July 2, 2024


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ISRAEL-HAMAS WAR | Update from day 270 of the conflict:

  • The Israeli military ordered Palestinians to evacuate from much of the southern Gaza city of Khan Younis yesterday, signaling a probable renewal of its ground assault against Gaza’s second-largest city. [more]

UKRAINE | Today is day 859 of the Russian invasion of Ukraine. Here is your update:

  • A day after Hungary took over the six-month rotating European Union presidency, Hungarian Prime Minister Viktor Orbán is in Kyiv today for talks with Ukrainian President Volodymyr Zelenskyy – his first visit to Ukraine since the start of Russia’s full-scale invasion in February 2022. [more]

U.S. PRESIDENTIAL IMMUNITY | In a 6-3 ruling yesterday, the U.S. Supreme Court said former U.S. presidents have broad immunity for official acts taken during their time in office. Writing for the majority, Chief Justice John Roberts said former presidents do not enjoy immunity for unofficial actions, but have absolute immunity from prosecution for official acts that fall within their “exclusive sphere of constitutional authority” and are presumptively entitled to immunity for all official acts. [full ruling] [more]

  • The ruling returns to lower courts the decision on determining if an act committed by a former president was, or was not, official.
  • President Joe Biden criticized the ruling as a violation of the rule of law. [more]
  • Former President Donald Trump praised the ruling and immediately sought the dismissal of his New York state felony conviction on charges of business records falsification because, he claims, some of the evidence used in the trial is covered by the immunity. [more]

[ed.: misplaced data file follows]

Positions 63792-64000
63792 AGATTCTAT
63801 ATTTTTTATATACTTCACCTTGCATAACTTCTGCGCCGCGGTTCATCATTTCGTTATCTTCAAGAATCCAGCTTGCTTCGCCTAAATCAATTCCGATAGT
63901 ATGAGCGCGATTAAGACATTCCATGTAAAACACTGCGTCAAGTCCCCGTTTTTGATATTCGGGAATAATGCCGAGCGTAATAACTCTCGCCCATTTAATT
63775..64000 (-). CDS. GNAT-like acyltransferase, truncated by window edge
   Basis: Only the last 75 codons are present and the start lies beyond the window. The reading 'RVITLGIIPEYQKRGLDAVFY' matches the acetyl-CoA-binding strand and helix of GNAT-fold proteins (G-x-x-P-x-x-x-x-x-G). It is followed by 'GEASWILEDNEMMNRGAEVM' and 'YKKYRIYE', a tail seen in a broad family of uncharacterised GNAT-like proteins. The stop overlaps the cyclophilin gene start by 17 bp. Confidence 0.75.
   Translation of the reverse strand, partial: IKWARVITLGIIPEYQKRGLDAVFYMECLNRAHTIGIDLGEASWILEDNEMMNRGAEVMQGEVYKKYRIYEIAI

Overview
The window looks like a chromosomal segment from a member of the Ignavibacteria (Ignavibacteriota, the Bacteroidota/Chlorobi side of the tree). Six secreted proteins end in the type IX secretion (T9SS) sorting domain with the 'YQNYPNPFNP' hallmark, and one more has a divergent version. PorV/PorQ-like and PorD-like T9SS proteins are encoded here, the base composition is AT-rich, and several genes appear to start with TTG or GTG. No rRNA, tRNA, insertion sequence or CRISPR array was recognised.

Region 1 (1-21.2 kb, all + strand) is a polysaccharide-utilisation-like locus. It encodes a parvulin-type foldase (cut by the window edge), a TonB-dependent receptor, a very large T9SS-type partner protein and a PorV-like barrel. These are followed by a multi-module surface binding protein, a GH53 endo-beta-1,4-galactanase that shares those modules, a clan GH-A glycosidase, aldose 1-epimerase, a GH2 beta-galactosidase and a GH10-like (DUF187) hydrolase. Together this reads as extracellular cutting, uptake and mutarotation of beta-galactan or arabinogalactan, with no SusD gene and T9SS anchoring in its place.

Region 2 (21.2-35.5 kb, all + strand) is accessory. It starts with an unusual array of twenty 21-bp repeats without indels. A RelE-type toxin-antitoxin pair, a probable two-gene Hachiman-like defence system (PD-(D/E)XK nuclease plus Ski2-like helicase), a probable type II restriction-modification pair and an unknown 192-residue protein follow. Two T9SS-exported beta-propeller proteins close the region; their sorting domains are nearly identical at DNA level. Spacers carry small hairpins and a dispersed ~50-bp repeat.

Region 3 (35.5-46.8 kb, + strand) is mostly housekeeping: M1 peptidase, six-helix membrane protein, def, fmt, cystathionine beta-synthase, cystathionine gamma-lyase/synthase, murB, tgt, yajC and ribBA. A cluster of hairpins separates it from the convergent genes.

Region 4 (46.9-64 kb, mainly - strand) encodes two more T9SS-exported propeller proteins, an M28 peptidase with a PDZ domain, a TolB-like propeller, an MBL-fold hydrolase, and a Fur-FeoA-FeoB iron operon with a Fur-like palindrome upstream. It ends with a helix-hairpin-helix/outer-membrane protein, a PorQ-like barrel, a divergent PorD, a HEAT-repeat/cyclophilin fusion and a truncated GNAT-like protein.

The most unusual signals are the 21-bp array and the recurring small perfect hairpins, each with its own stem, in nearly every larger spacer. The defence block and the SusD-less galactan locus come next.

• Reports note that the Supreme Court ruling makes it nearly impossible for the pending federal trials of Trump to be held prior to November's presidential election.
  • Dissenting Supreme Court justices said the ruling places a president above the law and fundamentally changes the relationship between citizens and their president. [more]

PUERTO RICO | Gov. Pedro Pierluisi announced yesterday that a non-binding referendum on Puerto Rico’s political status will be on this November’s general election ballot, with residents able to choose among U.S. statehood, independence, or independence with free association, but not the island’s current status as a U.S. territory. [more]

BIDEN RECORDINGS | The House Judiciary Committee filed a lawsuit against Attorney General Merrick Garland yesterday, seeking to compel the release of audio recordings of President Joe Biden’s interview with the special counsel investigating the handling of classified documents. Reports note that the Justice Department has provided the Committee with a transcript of the interview, but that the White House has asserted executive privilege over the audio recordings. [more]

U.S. NATURAL GAS EXPORTS | Louisiana-based U.S. District Judge James Cain, Jr., ruled yesterday that the Department of Energy cannot delay consideration of liquefied natural gas export projects while legal challenges by 16 states play out in federal court. [more]

U.S. SOCIAL MEDIA | In a unanimous ruling yesterday, the U.S. Supreme Court kept on hold laws in Texas and Florida that sought to limit how social media companies regulate content posted by their users. The Court said social media platforms, like newspapers, should be protected from government intrusion in determining what to include or exclude from their spaces and that this protection principle “does not change because the curated compilation has gone from the physical to the virtual world.” [more]

CALIFORNIA | State legislators in California are scheduled to vote today on a measure that would require developers of large artificial intelligence systems to test and add safety measures to their A.I. models to prevent potential dangerous uses of the technology. The measure, which is strongly opposed by major tech companies, would also create a new state agency to oversee A.I. developers and provide best practices. [more]